I haven't yet sent an application to The Food Network, but my primary (actually, only) area of (remote) connoisseurship is that of the chai tea latte. In the past half-dozen years, it's risen from a mere curiosity to my first-choice purchase at a coffeeshop, should they have it . . .
Living on a college dorm floor that was brimming with proud traditions, I was first introduced to chai in a little live music and coffeehouse setting on my floor known as Chai Lounge. It was in raw teabag form, black, hot and homemade, and very disgusting. Still, under peer pressure and wanting to honor my dorm floor's tradition, I forced myself to finish the whole cup.
It was actually because of the working man's need for caffeine that I further acquainted myself with the chai tea latte. With few exceptions, I don't acquire taste, which is why I struggle to gulp all forms of alcohol and coffee (yes, even after working at Starbucks for three years). Nonetheless, I needed a source of caffeine to energize myself for those 4am shifts at Starbucks and to prevent the headaches that would likely follow. Chai tea lattes to the rescue.
I prefer my chais with a complementary flavoring. Cinnamon, caramel and nutmeg help to make the chai concentrate, so additional flavoring would accentuate. Peppermint and toffeenut do well to tag along with chai's little tang, whereas vanilla, hazelnut and white chocolate tend to over-sweeten. Chocolate and coconut are love-it-or-hate-it, and fruit syrups or juice blends have never worked for me.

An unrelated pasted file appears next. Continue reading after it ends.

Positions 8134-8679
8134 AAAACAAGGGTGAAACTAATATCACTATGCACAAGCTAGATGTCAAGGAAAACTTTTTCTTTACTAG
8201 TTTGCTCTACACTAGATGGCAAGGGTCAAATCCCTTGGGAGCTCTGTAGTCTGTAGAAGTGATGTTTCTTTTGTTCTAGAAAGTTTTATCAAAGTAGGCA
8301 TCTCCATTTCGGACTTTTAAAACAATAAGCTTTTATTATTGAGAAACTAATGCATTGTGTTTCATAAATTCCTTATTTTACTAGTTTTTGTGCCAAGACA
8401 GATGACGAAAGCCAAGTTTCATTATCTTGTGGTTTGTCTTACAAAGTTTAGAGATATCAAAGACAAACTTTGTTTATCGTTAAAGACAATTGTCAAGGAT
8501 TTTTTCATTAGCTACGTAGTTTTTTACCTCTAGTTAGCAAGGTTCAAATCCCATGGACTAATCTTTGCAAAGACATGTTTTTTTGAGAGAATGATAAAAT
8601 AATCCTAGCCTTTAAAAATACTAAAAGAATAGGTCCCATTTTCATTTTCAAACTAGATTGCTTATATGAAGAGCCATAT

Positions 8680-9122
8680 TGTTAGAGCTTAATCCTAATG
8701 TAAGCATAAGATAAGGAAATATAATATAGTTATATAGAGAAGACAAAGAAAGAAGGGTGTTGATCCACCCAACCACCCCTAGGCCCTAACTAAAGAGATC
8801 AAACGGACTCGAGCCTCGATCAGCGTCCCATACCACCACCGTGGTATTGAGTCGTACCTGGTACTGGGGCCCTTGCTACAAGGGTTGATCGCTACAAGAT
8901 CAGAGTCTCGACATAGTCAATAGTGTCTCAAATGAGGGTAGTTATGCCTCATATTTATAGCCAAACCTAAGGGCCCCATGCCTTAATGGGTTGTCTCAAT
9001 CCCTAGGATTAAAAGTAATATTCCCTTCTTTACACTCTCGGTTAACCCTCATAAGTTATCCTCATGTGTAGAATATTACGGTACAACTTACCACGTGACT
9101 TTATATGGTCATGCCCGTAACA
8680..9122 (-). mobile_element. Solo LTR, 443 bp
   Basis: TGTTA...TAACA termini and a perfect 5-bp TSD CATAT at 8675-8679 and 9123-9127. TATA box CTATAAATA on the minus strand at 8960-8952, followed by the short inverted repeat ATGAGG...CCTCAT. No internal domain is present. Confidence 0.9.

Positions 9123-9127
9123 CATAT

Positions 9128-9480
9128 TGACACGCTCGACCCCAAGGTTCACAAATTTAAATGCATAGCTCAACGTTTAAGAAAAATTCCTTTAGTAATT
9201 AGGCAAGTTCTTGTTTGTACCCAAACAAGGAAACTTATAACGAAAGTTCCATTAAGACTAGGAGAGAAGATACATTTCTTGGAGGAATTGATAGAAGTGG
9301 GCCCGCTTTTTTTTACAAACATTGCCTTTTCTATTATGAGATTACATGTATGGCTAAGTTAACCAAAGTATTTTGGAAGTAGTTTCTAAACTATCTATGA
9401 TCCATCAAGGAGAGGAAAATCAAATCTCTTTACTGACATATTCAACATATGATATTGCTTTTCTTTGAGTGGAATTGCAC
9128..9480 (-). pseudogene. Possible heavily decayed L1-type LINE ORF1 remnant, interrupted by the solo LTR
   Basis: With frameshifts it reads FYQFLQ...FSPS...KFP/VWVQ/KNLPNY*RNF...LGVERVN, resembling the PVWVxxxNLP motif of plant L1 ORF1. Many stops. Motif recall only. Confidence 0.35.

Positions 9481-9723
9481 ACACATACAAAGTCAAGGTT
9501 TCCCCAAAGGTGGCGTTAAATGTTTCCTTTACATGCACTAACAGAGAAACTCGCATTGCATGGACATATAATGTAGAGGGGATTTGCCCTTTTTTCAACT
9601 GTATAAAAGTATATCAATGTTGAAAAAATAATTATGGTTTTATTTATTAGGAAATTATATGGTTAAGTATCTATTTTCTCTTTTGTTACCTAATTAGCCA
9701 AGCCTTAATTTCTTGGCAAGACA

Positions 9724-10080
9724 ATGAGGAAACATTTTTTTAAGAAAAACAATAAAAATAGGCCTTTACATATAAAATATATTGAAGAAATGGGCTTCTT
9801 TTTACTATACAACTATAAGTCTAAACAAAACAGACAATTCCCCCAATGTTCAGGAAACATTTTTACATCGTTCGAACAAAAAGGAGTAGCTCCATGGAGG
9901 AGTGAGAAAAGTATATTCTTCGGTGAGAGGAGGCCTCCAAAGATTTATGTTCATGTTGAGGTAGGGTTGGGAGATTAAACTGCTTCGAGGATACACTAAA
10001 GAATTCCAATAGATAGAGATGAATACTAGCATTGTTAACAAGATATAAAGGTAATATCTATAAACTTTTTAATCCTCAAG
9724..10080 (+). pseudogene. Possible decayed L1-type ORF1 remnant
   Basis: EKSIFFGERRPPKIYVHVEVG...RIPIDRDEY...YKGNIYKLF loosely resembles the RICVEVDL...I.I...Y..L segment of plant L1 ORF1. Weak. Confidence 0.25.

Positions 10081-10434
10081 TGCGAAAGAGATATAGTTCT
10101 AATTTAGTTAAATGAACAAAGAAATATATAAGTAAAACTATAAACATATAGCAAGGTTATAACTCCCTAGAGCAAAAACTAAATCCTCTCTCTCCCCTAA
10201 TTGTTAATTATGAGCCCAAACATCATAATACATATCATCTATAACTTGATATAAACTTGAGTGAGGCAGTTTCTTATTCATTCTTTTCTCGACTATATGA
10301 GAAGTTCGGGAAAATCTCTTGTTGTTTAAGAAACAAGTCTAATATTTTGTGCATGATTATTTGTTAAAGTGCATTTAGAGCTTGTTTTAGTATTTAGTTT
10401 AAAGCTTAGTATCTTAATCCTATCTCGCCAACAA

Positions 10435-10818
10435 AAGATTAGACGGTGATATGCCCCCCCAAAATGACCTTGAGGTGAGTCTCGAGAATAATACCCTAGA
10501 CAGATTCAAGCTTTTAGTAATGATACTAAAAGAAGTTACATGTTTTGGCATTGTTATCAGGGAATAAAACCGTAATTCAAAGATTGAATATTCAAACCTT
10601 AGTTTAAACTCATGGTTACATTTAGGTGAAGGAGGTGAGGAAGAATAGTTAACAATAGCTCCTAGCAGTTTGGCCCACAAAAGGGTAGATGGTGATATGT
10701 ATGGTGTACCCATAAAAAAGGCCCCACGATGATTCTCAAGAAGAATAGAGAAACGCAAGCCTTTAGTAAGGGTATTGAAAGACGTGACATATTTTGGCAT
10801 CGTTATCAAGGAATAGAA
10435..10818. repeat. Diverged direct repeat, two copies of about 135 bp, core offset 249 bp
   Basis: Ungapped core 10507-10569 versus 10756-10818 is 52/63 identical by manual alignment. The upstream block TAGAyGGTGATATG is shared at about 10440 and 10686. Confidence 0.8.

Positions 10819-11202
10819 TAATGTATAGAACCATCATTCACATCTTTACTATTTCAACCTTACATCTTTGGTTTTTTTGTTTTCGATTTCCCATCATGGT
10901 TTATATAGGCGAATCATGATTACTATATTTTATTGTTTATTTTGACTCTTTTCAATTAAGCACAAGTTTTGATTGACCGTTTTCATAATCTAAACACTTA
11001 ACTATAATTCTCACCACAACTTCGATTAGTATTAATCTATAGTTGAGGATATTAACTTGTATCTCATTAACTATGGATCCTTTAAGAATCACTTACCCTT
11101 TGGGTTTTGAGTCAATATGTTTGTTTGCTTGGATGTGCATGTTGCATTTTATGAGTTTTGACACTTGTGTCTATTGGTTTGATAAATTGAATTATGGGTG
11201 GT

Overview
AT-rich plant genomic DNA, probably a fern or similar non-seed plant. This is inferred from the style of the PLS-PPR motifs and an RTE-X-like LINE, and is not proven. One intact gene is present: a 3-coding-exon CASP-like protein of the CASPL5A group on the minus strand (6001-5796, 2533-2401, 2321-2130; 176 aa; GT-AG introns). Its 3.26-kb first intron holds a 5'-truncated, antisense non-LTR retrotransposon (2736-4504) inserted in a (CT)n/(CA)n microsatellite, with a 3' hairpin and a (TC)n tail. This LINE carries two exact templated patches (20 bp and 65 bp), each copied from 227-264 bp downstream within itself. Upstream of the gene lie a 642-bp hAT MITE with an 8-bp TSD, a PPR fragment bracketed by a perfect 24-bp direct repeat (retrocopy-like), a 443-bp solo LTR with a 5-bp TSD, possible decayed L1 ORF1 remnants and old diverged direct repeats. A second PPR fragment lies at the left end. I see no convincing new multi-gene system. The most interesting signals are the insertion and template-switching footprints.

Stores vary greatly on how many or few options for chai are available. Tea bag? Latte (with tea bag or concentrate)? Blended with ice? Mixed with fruit juice? Unsweetened or only sweetened? I've yet to go to many stores, but I've been to a few. Here are some reviews:
Starbucks arguably has dominated the tea market among chain coffeeshops, primarily due to their business with the popular tea manufacturer, Tazo. Also, being my longtime employer, I've had a lot of exposure to their chai. It seems that the non-resale concentrate Tazo delivers to Starbucks is better than any other chai Tazo produces (e.g. the concentrate available in boxes at Barnes & Noble). It has become my standard for the right balance of sweetness and tang in the taste of a chai tea latte.
Caribou, for those unfamiliar, is growing chain of coffeehouses based in the Minneapolis metro and expanding to the Midwest and West. Their appeal is their more laid-back atmosphere and lodge-themed and serene interior design, contrary to the trend where quiet and peaceful coffeehouses become quick, loud, come-and-go fast-food joints. I find their chai a bit disappointing, however.
Below is a growing list of places where I've had a chai tea latte. Reviews are available upon request, as rare as requests may be. Operators are half-heartedly standing by.
Atrium Tea Room (Sheboygan Falls, WI)
Daydream Cafe (Sheboygan Falls, WI)
American Club place (Kohler, WI)
Weather Center (Sheboygan, WI)
Panera (national chain)
Chocolate Chicken (Egg Harbor, WI)
Brew-Ha-Ha! (regional chain, DE)
South Bend Chocolate Company (South Bend, IN)
at 2:24 PM